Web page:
Austerity measures in the UK, Greece, Spain, Italy, Portugal and Ireland and elsewhere are certain to accelerate in the coming months, driving millions to and beyond the limits of their tolerance.

Last November, as the Cameron-Clegg Coalition announced its plans to deny incapacity benefits to 1 million people, the bodies of Mark and Helen Mullins were found lying side by side in their rundown home in Bedworth, Warwickshire after an apparent suicide pact.

In a video filmed at a soup kitchen earlier this year, Mr Mullins told how his wife's mental health problems had left them in a benefits limbo: “The job centre decided Helen couldn't sign on as she was incapable of employment as she has no literacy and numeracy skills. “

He said. “However, the incapacity people wouldn't recognise her disabilities which led to month after month of seeing specialists. We're in a catch 22 situation.”

Without money, the couple were forced to live hand to mouth on vegetables they got from a soup kitchen in Coventry, a 12-mile round trip on foot.

For the 99% whose lives are being smashed by the crisis nothing can be more urgent than the construction of a replacement for the bankrupt system which chases after profits at whatever cost to the majority of the population.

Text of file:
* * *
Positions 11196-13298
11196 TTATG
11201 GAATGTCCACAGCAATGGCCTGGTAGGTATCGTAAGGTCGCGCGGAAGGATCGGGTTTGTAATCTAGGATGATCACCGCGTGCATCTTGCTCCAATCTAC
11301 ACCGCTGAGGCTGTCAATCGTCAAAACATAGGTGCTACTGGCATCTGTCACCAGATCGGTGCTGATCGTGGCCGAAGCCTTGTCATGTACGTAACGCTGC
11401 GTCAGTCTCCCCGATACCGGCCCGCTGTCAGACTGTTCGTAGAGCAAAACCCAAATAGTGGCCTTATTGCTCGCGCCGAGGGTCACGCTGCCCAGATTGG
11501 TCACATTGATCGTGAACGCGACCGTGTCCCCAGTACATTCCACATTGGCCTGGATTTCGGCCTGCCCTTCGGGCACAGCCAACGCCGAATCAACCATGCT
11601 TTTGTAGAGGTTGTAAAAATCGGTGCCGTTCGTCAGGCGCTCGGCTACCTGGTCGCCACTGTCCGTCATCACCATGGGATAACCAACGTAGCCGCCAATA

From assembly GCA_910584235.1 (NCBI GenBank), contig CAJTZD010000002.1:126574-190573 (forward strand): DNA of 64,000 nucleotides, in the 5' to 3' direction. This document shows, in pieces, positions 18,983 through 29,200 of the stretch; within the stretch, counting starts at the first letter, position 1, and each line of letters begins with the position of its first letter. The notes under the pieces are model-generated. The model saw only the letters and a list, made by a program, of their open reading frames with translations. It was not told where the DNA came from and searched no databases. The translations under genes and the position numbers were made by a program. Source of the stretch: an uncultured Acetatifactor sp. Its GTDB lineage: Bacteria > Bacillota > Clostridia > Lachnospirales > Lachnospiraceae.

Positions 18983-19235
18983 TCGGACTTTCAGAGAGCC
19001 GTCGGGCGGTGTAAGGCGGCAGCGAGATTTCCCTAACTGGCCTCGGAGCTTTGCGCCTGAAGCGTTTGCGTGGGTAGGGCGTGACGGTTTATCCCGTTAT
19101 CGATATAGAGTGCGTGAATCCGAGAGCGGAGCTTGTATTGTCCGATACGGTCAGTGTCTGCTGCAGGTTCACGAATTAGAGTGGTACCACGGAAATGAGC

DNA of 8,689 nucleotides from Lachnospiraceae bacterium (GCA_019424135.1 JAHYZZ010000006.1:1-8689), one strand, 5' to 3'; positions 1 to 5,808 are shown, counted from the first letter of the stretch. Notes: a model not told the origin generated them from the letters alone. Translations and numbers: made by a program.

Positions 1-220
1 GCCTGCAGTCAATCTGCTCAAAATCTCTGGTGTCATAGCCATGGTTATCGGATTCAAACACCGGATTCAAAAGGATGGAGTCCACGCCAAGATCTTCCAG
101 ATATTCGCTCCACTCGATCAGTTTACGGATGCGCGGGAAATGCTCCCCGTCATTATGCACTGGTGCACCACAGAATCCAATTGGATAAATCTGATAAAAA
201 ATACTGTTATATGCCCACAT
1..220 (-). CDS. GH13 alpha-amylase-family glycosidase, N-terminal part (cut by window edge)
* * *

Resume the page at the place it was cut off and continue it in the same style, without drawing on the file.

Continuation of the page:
The politics of protest whether in the form of strikes – such as the one-day 10 May action called by Unite and the PCS over pensions – demonstrations or even riots are limited in the face of this onslaught and can add to people’s frustration without troubling the ruling class.

All that is needed is the political movement – a global network of people’s assemblies - to create democratic governments which will break the power of the corporations, outlaw speculation and the extraction of profit via shareholding, and establish a society designed to satisfy the needs of people rather than the insatiable greed of private capital.

The elements for a not-for-profit alternative are in place – socially-owned and democratically-run workers’ and consumer cooperatives, credit unions, building societies, highly successful not-for-profit companies and services of all kinds. It’s not rocket science. It’s about going beyond resistance.

Gerry Gold
Economics editor

Tuesday, April 17, 2012

Bahrain F1 race like a circuit of death

As the Formula 1 Grand Prix teams begin arriving in Bahrain for this weekend’s race, let’s hope they are not too disturbed by the fact that human rights activist Abdulhadi Al-Khawaja is near to death as he continues his hunger strike.

Or that hundreds of protesters are still in prison after being detained, tried unfairly by military courts, and receiving harsh prison sentences, according to Amnesty International’s new report. Or that dozens have been imprisoned for life in the brutal crackdown that followed the uprising against the ruling Al Khalifa family in February and March 2011.